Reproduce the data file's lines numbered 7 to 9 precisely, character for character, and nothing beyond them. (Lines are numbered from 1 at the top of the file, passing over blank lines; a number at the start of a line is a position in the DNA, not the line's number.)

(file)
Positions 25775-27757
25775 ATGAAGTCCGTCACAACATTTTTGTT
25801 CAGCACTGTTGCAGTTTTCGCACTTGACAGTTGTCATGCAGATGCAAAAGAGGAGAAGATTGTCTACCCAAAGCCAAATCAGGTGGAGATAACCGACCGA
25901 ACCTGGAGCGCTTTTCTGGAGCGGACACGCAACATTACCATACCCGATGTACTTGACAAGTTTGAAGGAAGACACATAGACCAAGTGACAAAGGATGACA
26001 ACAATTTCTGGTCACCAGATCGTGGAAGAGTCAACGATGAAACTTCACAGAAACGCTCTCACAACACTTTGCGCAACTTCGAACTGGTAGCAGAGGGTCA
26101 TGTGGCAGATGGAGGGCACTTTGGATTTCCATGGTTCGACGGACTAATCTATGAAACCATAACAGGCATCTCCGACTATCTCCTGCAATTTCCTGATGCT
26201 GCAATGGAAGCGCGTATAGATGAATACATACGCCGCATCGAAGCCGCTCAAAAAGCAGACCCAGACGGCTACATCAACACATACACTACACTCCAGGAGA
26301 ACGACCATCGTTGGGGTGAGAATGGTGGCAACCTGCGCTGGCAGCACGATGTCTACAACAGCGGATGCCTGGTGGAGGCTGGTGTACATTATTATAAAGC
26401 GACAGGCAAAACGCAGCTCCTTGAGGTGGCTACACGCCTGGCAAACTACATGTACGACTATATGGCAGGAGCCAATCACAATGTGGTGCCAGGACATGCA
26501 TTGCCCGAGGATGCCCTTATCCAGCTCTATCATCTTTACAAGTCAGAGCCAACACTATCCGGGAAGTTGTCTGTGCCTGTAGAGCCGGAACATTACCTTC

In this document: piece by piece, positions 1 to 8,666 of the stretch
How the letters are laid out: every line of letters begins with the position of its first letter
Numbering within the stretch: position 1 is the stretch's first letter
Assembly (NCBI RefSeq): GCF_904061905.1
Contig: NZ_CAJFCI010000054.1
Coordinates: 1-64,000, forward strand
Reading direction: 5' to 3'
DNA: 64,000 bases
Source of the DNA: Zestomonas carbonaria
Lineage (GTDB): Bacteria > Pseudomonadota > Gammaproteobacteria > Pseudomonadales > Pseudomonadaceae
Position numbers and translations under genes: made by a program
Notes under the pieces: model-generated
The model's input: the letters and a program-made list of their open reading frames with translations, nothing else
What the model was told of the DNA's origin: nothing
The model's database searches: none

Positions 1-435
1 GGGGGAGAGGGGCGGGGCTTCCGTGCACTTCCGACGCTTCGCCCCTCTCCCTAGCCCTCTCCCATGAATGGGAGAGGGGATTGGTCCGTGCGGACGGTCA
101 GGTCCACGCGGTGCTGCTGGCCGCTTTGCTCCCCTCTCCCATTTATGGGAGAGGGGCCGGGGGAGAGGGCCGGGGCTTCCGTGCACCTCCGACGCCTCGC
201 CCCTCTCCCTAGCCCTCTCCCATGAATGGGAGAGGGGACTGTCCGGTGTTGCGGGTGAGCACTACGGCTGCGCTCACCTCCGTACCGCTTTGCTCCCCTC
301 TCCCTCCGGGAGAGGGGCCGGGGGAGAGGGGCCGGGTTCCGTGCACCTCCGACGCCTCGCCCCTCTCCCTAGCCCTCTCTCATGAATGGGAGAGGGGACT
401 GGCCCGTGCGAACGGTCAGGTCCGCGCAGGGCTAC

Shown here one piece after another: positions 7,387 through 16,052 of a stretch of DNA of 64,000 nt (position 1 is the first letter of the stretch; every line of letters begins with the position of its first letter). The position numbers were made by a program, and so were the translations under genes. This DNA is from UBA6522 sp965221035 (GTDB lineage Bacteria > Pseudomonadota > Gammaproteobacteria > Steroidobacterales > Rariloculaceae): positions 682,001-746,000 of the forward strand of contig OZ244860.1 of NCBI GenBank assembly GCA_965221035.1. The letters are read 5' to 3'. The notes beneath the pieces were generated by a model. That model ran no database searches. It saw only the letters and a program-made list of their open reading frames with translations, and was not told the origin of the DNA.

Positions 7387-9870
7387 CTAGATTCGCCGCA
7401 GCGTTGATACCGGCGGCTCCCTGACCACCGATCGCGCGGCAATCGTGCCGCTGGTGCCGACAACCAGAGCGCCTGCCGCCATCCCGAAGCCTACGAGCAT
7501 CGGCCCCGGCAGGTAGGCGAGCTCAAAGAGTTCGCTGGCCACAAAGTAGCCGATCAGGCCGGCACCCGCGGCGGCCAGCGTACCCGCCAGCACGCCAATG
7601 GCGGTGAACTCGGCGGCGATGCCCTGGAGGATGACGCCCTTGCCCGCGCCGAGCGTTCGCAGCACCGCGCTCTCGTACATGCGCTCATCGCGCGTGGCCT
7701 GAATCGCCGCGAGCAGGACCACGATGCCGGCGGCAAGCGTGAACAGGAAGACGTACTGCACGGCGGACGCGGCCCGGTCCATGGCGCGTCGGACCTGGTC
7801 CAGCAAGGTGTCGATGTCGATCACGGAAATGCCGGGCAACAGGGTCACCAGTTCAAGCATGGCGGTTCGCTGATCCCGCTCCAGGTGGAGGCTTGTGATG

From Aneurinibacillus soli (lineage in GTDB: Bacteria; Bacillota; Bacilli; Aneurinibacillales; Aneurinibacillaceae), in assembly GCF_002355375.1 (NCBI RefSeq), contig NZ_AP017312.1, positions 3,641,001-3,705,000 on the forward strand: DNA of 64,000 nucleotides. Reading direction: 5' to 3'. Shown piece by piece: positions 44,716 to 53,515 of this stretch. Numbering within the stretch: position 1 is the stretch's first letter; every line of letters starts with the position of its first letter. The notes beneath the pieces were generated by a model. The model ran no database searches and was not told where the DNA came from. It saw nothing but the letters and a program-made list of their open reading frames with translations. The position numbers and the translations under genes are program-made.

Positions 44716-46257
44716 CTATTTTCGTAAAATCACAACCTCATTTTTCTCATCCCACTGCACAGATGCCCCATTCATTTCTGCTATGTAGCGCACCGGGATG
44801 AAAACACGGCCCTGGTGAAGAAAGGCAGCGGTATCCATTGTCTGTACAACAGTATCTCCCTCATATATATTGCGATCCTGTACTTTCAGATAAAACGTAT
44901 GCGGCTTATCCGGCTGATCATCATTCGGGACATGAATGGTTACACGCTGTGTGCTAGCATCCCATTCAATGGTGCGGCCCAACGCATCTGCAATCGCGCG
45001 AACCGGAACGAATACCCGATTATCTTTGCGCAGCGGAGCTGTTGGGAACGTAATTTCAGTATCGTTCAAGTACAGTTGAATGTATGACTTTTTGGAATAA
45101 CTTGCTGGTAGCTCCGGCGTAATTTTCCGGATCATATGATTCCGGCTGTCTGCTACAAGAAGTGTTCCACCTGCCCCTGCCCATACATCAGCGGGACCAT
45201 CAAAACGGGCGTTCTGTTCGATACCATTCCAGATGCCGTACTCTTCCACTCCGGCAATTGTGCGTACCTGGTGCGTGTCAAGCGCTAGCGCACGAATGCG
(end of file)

26201 GCAATGGAAGCGCGTATAGATGAATACATACGCCGCATCGAAGCCGCTCAAAAAGCAGACCCAGACGGCTACATCAACACATACACTACACTCCAGGAGA
26301 ACGACCATCGTTGGGGTGAGAATGGTGGCAACCTGCGCTGGCAGCACGATGTCTACAACAGCGGATGCCTGGTGGAGGCTGGTGTACATTATTATAAAGC
26401 GACAGGCAAAACGCAGCTCCTTGAGGTGGCTACACGCCTGGCAAACTACATGTACGACTATATGGCAGGAGCCAATCACAATGTGGTGCCAGGACATGCA